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The Bullet-Catcher's Daughter: The Fall of…

The Bullet-Catcher's Daughter: The Fall of the Gas-Lit Empire, Book 1 (original 2014; edition 2014)

by Rod Duncan (Author), Will Staehle (Illustrator)

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2051557,211 (3.74)58
Title:The Bullet-Catcher's Daughter: The Fall of the Gas-Lit Empire, Book 1
Authors:Rod Duncan (Author)
Other authors:Will Staehle (Illustrator)
Info:Angry Robot (2014), 384 pages
Collections:To read, Your library, Steampunk
Tags:ebook, Kindle, steampunk

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The Bullet-Catcher's Daughter by Rod Duncan (2014)



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Showing 1-5 of 15 (next | show all)
I’ve had a bit of a hit or miss history with steampunk, but The Bullet-Catcher’s Daughter was certainly a hit. It’s a fast paced start to a series taking place in an alternate timeline where all new technology was outlawed by the all powerful Patent Office. With technology stagnant, societal mores stagnated as well. Thus to live independently, Elizabeth Barnabus has to pull of the greatest illusion of her life – by day she is herself, by night she is a fictional twin brother, who works as a private detective. When she takes a case involving a missing aristocrat, she suddenly finds herself in a world of trouble with the Patent Office on her tail.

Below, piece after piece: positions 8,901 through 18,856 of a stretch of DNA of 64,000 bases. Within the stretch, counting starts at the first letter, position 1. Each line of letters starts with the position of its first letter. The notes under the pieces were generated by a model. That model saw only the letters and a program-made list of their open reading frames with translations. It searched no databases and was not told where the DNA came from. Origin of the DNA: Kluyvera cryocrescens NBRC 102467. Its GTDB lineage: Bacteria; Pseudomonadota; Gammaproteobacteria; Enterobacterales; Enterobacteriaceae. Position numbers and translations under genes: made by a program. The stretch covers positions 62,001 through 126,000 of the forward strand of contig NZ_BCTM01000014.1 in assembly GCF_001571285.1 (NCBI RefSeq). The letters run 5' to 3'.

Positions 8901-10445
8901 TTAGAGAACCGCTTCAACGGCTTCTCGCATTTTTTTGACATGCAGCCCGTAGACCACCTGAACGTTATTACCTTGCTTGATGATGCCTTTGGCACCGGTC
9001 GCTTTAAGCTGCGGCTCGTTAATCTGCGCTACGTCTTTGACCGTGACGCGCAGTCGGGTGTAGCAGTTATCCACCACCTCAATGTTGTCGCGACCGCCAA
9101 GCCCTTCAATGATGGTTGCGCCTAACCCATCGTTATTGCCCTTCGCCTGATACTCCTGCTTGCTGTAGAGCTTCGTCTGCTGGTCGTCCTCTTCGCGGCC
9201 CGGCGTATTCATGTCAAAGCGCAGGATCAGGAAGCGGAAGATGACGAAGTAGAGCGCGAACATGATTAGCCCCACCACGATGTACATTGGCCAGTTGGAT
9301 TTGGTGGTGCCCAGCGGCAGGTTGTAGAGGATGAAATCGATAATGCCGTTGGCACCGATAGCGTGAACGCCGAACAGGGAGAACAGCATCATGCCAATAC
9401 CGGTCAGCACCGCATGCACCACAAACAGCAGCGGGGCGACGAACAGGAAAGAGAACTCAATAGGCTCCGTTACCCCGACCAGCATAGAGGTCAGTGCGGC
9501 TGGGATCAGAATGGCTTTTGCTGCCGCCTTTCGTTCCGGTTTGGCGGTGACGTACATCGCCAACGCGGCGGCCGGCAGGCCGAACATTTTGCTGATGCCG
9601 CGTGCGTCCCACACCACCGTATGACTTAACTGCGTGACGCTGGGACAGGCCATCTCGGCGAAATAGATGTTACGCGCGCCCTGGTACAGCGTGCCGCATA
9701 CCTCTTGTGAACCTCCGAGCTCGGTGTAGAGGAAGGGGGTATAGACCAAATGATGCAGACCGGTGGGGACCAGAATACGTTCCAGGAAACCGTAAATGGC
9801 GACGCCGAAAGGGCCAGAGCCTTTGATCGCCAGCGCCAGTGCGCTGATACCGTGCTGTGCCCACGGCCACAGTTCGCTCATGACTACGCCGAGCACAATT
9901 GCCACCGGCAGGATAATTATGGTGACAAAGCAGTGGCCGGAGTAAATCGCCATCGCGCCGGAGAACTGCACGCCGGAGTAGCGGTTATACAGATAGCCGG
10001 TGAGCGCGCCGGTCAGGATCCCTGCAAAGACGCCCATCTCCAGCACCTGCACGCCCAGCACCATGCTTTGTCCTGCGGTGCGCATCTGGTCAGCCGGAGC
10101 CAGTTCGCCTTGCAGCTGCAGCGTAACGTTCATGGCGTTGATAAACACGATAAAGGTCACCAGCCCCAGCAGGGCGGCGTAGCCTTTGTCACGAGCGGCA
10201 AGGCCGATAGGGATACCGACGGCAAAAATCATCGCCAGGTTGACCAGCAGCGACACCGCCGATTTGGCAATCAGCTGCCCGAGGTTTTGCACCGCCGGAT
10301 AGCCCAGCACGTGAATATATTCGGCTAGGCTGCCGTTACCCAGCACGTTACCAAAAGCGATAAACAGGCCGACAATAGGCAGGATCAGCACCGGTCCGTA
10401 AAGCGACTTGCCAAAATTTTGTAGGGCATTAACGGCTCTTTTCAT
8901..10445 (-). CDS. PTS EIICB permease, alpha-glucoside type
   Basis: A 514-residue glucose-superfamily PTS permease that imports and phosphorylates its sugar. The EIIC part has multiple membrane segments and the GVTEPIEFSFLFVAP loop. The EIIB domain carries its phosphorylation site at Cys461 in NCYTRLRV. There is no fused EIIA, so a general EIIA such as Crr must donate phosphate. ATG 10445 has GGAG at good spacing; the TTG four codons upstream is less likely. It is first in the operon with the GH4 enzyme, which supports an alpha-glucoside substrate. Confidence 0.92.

If you’ve been following my reviews for a while, you’ll probably have gathered that I like rogue type characters. These tend to be some variant of con artists or thieves, but Elizabeth fits the bill in an unusual but satisfying manner. She grew up in a circus, learning illusions and slight of hand. These are the skills she uses in her information gathering. My favorite parts of the book involved Elizabeth using some form of deception to escape pursuers or gather intel.